Katherine Turpin is Associate Professor of Religious Education at Iliff School of Theology. She recently spoke with Janel Kragt-Bakker, former Associate Director of the Collegeville Institute, about her work with the Collegeville Institute Seminar on Vocation Across the Lifespan.
How has your understanding of vocation evolved through participating in the Seminar?
The Seminar has deepened and stretched my sense of vocation, both by working across disciplines with theologians and social scientists, and working ecumenically with scholars across Christian traditions. Listening to how others talk about vocation calls into question my own characteristic ways of talking about vocation. So it has been a transformative process to dig deeply into the language and limitations of vocation.
Thinking about vocation after retirement when people start to wonder whether they still have a vocation has made me re-think what vocation means for the forward-looking ages of youth and young adulthood. For example, most of what is written about young adults is written about college students. If you look sociologically, that’s a third of the U.S. population. So what does vocation mean for the other two-thirds? It was a sobering moment, because those two-thirds are people we should be caring about.
The dark side of vocation has been a part of our conversation in ways I hadn’t thought about before: the costs of having a vocation, the exploitation of people’s vocations by larger systems, the way that language of self-sacrifice for a greater good can lead to burnout or devastation.
In your book Branded: Adolescents Converting from Consumer Faith (Pilgrim Press, 2006), you write about cultural scripts that shape young people’s sense of calling. How did you become interested in the topic of vocation with young people?
When I was working as a youth director in a church that was highly committed to social justice, I had a conversation with a young person named Michael whose parents were theologically educated social workers. It was an intense conversation about the fight he had with his mother over the brand of shoes he was buying. I began to ask how religious education could disrupt the script of consumption that kids are so buried in.
This conversation was emblematic of our culture’s distortion of vocation. Vocation gave me a way to name the problem—that consumer culture is the filter through which young people understand what they are called to be and do in the world.
Is consumerism the dominant cultural script for youth and young adults?
Youth are a particularly targeted market because corporations want lifelong consumers, and young people are avid consumers of popular culture in the eight hours a day they spend interacting with mass media. But this cultural script is strong for all of us in the U.S.—so ubiquitous that we simply breathe it and don’t think about it. It is a complicated, multi-layered narrative that plays into so much of what we do.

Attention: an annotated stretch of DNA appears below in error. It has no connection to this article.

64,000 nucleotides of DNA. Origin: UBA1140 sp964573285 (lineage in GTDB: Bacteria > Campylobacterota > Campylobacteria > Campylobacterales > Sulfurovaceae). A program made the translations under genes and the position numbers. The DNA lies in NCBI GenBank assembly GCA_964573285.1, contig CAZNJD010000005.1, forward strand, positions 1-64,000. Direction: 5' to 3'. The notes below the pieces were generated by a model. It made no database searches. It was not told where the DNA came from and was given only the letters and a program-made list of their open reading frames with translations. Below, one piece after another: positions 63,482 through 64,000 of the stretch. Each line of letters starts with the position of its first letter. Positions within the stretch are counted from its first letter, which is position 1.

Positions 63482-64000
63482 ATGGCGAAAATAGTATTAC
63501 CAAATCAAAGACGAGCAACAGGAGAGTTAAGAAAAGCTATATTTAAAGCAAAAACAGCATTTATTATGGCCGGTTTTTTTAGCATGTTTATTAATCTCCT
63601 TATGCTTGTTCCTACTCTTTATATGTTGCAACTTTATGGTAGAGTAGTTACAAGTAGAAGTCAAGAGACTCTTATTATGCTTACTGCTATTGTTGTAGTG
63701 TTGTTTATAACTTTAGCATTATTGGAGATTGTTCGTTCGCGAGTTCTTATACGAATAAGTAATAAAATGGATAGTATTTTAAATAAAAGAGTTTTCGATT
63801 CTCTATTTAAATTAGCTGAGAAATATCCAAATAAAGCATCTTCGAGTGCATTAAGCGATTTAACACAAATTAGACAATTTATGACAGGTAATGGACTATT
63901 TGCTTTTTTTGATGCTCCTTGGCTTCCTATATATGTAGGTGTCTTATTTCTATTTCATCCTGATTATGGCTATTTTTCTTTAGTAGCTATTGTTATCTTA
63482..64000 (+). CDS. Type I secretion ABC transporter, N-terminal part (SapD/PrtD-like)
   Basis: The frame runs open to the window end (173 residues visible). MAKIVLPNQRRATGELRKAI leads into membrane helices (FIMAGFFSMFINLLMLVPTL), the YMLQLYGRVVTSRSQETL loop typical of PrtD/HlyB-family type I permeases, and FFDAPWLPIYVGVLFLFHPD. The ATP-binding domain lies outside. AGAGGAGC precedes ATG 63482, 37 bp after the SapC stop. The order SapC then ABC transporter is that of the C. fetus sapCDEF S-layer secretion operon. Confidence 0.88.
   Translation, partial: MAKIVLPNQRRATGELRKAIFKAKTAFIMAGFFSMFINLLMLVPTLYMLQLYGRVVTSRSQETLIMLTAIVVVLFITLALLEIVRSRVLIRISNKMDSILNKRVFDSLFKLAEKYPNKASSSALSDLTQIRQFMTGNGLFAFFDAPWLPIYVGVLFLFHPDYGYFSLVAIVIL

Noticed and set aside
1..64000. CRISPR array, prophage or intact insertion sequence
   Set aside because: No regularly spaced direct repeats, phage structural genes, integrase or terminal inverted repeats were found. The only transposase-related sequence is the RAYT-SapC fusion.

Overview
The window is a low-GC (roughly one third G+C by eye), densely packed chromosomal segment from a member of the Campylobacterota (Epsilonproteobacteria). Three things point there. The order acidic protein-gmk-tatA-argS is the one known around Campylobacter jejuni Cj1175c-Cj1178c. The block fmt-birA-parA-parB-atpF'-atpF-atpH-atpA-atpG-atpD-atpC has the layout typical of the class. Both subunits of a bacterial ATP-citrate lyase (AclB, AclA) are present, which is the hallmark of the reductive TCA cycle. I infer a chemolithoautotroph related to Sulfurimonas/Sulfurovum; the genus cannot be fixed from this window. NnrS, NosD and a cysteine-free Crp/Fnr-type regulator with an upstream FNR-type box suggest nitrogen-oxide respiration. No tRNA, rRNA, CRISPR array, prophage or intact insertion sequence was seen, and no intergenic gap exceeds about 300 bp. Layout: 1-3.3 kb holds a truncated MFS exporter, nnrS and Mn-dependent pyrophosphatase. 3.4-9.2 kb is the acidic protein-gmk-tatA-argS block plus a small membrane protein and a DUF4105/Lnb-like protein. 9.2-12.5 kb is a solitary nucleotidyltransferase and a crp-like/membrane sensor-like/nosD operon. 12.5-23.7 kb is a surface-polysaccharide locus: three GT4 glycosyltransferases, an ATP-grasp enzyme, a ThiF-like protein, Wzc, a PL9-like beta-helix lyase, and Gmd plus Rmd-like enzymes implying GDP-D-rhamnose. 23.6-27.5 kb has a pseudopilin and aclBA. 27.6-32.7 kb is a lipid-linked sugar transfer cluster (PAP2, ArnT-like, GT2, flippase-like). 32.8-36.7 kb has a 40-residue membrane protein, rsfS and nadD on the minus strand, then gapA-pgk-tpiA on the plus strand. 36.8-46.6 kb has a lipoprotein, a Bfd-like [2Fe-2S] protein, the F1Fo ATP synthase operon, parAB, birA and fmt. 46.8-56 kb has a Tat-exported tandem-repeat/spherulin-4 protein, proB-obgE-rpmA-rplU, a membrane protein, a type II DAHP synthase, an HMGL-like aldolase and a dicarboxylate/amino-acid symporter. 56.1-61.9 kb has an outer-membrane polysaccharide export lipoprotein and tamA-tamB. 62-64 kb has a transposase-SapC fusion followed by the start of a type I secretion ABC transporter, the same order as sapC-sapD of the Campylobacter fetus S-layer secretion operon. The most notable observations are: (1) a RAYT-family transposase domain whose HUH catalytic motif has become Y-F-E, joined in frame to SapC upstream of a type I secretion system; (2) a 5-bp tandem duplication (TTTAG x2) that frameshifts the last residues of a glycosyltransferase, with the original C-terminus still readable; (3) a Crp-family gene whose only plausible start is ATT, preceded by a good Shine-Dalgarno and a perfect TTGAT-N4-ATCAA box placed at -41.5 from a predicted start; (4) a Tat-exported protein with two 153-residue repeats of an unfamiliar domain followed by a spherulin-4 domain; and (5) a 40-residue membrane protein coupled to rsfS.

In Big Questions, Worthy Dreams, Sharon Daloz Parks describes how young adults never have a space to ask what’s important in the world because it’s simply offered to them. What’s important is to do well in school, get a good job, and make money. But these things can be a success trap, too. I have pastor friends who describe how members of their congregations reach the top and then suddenly start asking, “Is this all there is?” So it is challenging both for people who succeed in that narrative, and for those who don’t have the access needed to succeed. This narrative still functions as the measure of success.
What do calling and vocation look like for those who don’t have privilege?
After Branded, I wrote another book with a colleague, Nurturing Different Dreams: Youth Ministry across Lines of Difference. We struggled with whether vocation was a white, middle-class privilege—whether the luxury of choice in employment and life situation that is often linked with vocation meant that we needed to let go of the term. Or could we redeem the term by saying that people are still called within difficult situations even if they don’t have a choice in how they exist?
Vocation often evokes the sense that “the whole world is out there, so what should I do with my life?” or “What is God calling me to do?” But there is so much of the world where people don’t have that kind of expansive possibility. I think people struggle with questions of meaning and purpose in what they’re called to be and do in the world no matter their life situation. But I also think the ways people reflect on vocation and their practices of discernment are so different and contextual that it’s worth asking the hard questions.
How can congregations help vocation speak to people’s lives?
What congregations do is help people of all ages imagine the world differently. They offer alternative stories about what’s important in life and different ways of remembering who we are and whose we are. Consumer culture is like original sin: something that all of us struggle with, like racism or other narratives about human life that we wish didn’t exist. I don’t think that congregations can erase these, but they offer other currents that challenge these scripts, especially when crisis moments arise and people start asking about the deeper meaning of life.